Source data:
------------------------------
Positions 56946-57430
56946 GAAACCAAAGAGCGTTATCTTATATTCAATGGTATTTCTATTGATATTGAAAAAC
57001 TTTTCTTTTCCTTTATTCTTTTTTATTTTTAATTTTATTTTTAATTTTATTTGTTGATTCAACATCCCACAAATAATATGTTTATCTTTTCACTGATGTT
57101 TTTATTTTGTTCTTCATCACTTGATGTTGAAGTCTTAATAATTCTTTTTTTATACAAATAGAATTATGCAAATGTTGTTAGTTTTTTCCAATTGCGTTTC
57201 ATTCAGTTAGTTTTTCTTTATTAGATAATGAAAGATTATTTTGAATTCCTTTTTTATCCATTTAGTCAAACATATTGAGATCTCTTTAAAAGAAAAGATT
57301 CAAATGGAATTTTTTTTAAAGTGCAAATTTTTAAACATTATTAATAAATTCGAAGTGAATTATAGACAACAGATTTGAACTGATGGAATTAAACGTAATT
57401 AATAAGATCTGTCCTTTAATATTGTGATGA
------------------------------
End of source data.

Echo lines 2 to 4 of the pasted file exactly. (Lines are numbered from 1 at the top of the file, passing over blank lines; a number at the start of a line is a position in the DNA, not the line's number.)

56946 GAAACCAAAGAGCGTTATCTTATATTCAATGGTATTTCTATTGATATTGAAAAAC
57001 TTTTCTTTTCCTTTATTCTTTTTTATTTTTAATTTTATTTTTAATTTTATTTGTTGATTCAACATCCCACAAATAATATGTTTATCTTTTCACTGATGTT
57101 TTTATTTTGTTCTTCATCACTTGATGTTGAAGTCTTAATAATTCTTTTTTTATACAAATAGAATTATGCAAATGTTGTTAGTTTTTTCCAATTGCGTTTC